We had our first ‘lights out’ drill this week. Unfortunately I can’t call it a success, other than in the sense that we learn from our failures (hopefully).
Coming off the successful test of powering the deep freezer (for over four days), using the batter bank and inverter – I was ready to take the next step. This one was to see how the battery bank would do powering devices inside the house we would like to be able to use during a power outage.
- Power two lamps, to light the living room / kitchen area, each with two CFL bulbs (compact fluorescent lamp – low energy)
- Power our 29 inch TV (older cathode ray tube type) and DVD player
- Charge the cell phones
- Use the microwave for limited cooking
- Batteries were discharged after about 1 1/2 hours of watching the movie (The Sting), and having the lamps on
- I forgot to charge the cell phones
- The microwave tripped the breaker after less than two minutes
What I learned:
- LED flashlights are great; I love our new Duracell Daylite LED two D cell flashlights
- Thoroughly check, and be familiar with, your equipment – before the incident
- Ensure the battery bank is fully charged
- The inverter shuts itself off when the batteries reach 10.50 volts
- Buying a quality system and running it through a cheap circuit breaker is dumb
What went well:
- Storing the main extension cord near the battery bank (14 gauge, 50 foot)
- Taking the opportunity to teach Ryan about the circuit breaker box
- Having plenty of accessory extension cords
- Once lamps were on (from batteries), putting the flashlights in a central place (easy to find in the dark)
If the power had really been out, we would have fallen back on our redundancy planning and gotten out the lanterns and candles.
The biggest mistake was assuming that since the battery bank, through the inverter, had been plugged in for almost a week that the batteries would be fully charged – so I didn’t think to check first. Yesterday (several days after the drill) I discovered the circuit breaker (a cheap plastic one)–between the batteries and the inverter–had failed and wasn’t allowing the batteries to charge. After seeing that I realized that during our drill our batteries probably weren’t fully charged (likely very low charge to begin with).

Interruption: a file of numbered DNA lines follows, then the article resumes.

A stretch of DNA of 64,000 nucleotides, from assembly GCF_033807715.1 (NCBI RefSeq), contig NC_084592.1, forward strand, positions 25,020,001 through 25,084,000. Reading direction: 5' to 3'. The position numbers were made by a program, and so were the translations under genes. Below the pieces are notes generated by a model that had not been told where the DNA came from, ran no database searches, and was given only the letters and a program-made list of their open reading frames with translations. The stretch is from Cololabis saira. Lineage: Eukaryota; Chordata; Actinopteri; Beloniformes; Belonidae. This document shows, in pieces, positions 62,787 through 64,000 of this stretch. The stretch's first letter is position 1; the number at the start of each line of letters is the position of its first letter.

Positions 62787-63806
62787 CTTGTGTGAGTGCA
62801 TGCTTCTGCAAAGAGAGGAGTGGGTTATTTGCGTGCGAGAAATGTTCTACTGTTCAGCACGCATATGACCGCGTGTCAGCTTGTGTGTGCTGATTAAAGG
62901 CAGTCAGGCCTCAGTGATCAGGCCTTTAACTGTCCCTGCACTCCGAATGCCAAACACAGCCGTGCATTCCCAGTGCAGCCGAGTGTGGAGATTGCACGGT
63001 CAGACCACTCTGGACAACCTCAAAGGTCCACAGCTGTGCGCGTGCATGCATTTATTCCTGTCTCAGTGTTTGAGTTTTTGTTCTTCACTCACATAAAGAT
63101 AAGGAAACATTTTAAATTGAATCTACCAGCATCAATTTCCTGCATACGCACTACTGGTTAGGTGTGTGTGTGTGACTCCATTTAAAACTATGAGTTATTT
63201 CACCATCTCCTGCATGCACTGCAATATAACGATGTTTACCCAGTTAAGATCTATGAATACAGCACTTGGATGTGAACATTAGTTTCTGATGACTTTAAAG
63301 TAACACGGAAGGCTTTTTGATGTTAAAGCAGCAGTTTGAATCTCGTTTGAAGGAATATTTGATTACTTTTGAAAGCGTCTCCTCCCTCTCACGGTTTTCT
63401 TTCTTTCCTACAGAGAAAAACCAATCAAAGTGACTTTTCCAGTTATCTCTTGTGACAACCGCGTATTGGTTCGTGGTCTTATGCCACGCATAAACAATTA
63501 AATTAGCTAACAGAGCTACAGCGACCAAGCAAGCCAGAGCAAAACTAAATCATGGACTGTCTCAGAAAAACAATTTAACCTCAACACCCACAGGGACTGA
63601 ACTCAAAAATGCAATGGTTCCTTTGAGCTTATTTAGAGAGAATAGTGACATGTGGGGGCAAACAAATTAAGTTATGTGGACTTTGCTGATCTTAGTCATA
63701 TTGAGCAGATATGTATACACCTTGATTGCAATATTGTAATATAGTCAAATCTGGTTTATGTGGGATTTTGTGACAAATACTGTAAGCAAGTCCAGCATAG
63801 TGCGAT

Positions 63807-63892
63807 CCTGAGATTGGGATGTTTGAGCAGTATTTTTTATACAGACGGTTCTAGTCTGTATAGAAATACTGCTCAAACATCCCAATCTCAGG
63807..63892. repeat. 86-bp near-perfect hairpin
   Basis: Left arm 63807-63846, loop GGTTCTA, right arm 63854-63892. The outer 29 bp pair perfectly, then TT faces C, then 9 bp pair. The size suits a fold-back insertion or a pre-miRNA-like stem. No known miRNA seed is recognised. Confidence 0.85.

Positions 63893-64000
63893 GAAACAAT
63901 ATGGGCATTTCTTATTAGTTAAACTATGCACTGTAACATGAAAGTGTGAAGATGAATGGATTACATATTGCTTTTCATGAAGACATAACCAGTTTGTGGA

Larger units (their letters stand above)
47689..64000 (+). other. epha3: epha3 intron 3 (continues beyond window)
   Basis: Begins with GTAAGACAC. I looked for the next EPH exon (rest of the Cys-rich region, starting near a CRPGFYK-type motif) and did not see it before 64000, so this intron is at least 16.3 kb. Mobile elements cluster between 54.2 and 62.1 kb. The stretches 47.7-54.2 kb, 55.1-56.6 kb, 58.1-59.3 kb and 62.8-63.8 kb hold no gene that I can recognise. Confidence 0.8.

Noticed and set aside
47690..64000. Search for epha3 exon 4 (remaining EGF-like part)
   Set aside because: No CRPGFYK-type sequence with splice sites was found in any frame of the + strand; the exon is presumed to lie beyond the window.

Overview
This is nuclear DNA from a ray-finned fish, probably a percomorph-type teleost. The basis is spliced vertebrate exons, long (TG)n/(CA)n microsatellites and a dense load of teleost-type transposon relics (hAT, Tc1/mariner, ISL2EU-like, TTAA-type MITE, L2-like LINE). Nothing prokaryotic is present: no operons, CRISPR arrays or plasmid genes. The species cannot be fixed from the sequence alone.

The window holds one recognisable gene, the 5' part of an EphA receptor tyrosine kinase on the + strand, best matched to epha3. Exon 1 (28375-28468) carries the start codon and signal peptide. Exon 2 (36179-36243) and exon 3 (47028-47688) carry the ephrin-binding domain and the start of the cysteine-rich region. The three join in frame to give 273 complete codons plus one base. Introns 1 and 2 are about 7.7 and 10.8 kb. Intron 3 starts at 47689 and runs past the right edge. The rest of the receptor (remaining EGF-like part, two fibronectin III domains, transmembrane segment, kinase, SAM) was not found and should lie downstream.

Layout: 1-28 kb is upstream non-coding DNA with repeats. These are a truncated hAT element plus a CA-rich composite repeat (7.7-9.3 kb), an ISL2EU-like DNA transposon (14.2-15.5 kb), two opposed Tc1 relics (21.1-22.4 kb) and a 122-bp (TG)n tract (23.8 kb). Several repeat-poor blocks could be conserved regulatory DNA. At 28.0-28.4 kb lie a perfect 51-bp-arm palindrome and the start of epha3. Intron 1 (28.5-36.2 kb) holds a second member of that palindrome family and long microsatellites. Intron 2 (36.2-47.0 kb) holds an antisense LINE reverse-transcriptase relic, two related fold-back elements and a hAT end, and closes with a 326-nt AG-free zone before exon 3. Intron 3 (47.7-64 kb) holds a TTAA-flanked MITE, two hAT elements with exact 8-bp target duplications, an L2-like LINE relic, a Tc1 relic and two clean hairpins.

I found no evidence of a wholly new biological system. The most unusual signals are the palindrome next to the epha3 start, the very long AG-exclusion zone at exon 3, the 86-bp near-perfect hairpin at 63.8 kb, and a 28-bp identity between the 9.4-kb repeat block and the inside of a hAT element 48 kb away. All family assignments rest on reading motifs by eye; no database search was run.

I rewired the batteries directly to the inverter (there’s still the inverter’s internal circuit breaker, the external one was a backup) and the batteries immediately began recharging. I’ll order a higher quality circuit breaker this weekend. When the breaker arrives, I’ll do an unofficial drill during the day and see how long the fully charged batteries will run the lamps, TV and DVD player. (Buying stuff is easy, this testing and figuring out is a pain…)
We also transplanted our pepper plants (one jalapeno and one habanero) from the garden into pots so we could bring them into the house for the winter. I hadn’t known until recently that peppers, in their natural habitat, are perennials; we think of them as annuals because our winters get too cold for them to survive. Next year we’ll just put the pot outside for the summer. So instead of starting with brand new plants again, we’ll have mature ones and see how they do. As a baseline, this year we got three, very mild, jalapenos and no habaneros at all.
Lastly, we had budgeted money for buying fish antibiotics this month. So I ordered AQUA-MOX (amoxicillin 500 mg, 100 capsules), AQUA-FLEX (cephalexin 500mg, 100 capsules) and AQUA-ZOLE (metronidazole 250mg, 100 tablets). I stored them away in a cool, dry, dark location in their original containers.
What did you do?
(Monday: The Hassles of Storing Gasoline)